Differential effects of post-weaning juvenile stress on the behaviour of C57BL/6 mice in adolescence and adulthood

Daria Peleg-Raibstein, Joram Feldon

Research output: Contribution to journalArticlepeer-review


Rationale: There is evidence that events early in post-weaning life influence brain development and subsequent adult behaviour and therefore play an important role in the causation of certain psychiatric disorders in later life. Exposing rodents to stressors during the juvenile period has been suggested as a model of induced predisposition for these disorders. Objective: This is the first study to examine behavioural and pharmacological changes in adolescence and adulthood following juvenile stress in mice. Materials and methods: Two cohorts of mice were simultaneously exposed to a stress protocol during postnatal days (PND) 25-30. Behavioural assessments reflecting emotional functions, cognitive functions, and psychostimulant sensitivity were then carried out at two time points: one cohort was tested during adolescence (PND 39-54; adolescent group), and the second cohort was tested during adulthood (PND 81-138; adult group). Results: In the adolescent mice, juvenile stress significantly attenuated conditioned freezing and led to decreased anxiety-like behaviour in the elevated plus maze, whereas no effect was observed on these tests in the adult mice. In contrast, adult mice exhibited poor avoidance learning following juvenile stress. When tested during adulthood, the mice stressed during the juvenile period showed a sensitised response to amphetamine compared to controls, whereas the response during adolescence was similar in stressed and control animals. Conclusions: Our results suggest that exposure to stressors during the juvenile period can exert long-term effects on the brain and behaviour and that these effects differ depending on whether the animals are tested during adolescence or adulthood.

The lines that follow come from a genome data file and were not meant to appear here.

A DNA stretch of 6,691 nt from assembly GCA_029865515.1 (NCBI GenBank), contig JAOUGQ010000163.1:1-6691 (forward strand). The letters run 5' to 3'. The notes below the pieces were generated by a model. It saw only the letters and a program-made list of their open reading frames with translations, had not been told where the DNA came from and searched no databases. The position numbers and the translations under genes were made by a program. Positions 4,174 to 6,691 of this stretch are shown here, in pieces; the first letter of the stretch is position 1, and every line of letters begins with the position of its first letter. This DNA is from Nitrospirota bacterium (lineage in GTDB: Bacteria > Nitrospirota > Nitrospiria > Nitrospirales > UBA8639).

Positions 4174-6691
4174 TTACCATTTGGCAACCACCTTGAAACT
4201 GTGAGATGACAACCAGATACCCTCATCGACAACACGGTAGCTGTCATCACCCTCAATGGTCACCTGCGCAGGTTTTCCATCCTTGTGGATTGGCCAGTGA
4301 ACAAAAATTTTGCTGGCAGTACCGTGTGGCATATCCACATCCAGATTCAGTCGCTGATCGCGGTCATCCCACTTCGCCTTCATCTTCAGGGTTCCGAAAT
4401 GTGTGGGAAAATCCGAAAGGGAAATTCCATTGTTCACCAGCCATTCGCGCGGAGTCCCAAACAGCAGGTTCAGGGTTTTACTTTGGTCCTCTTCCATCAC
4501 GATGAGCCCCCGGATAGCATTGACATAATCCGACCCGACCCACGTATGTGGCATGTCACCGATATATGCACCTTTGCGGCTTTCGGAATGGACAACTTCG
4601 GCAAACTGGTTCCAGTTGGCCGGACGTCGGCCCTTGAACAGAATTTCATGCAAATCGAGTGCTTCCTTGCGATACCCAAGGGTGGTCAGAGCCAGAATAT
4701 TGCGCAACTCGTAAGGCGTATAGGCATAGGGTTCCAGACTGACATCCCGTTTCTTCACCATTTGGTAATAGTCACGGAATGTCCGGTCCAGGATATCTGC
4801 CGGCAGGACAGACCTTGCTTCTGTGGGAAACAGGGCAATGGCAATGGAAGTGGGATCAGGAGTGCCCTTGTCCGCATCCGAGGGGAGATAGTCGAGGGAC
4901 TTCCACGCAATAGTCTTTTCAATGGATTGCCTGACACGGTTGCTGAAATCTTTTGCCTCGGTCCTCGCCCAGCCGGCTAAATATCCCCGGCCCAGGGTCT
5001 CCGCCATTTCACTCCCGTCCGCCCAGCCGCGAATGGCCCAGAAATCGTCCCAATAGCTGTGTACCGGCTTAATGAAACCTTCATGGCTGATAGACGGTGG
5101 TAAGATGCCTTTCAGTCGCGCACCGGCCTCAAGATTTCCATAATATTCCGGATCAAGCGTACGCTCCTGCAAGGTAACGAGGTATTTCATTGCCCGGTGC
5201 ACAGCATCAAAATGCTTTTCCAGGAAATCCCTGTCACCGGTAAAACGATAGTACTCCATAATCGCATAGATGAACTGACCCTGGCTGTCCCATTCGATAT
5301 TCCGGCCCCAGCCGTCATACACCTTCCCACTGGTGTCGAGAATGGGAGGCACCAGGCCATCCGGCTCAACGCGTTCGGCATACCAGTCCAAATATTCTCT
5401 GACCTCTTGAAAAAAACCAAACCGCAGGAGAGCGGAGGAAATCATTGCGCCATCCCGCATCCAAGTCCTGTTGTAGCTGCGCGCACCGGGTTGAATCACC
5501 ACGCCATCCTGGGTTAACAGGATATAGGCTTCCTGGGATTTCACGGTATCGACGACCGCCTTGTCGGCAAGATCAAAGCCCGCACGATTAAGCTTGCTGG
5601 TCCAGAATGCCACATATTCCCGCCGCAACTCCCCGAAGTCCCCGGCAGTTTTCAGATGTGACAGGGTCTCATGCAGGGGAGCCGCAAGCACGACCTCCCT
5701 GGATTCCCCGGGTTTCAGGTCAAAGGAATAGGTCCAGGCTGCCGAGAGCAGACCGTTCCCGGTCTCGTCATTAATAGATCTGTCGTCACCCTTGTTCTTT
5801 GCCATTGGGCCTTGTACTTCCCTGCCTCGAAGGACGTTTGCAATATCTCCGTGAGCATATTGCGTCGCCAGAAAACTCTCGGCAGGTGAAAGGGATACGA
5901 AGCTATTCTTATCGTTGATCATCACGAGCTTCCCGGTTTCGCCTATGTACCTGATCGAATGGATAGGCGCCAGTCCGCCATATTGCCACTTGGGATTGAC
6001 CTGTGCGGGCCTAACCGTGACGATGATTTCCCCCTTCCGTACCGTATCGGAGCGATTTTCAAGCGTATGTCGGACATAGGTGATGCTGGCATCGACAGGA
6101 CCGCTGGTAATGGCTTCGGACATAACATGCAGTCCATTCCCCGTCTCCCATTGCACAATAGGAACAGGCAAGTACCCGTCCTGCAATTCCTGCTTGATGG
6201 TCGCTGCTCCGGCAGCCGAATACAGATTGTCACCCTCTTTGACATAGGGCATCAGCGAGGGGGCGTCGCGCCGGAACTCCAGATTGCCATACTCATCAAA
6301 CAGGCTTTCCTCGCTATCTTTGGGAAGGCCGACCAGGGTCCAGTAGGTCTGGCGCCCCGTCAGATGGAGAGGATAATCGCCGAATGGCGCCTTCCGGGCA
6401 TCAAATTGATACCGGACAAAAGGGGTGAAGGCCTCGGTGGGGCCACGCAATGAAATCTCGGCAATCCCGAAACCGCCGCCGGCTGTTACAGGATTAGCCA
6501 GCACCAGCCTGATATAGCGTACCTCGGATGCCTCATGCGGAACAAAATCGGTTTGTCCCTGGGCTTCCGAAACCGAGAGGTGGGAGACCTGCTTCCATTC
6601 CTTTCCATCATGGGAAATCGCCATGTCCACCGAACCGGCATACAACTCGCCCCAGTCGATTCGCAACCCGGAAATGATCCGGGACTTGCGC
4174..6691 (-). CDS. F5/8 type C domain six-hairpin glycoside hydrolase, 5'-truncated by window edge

Original languageEnglish
Pages (from-to)339-351
Number of pages13
Issue number1
StatePublished - Mar 2011
Externally publishedYes


  • Amphetamine
  • Behaviour
  • Early life
  • Juvenile
  • Mice
  • Stress


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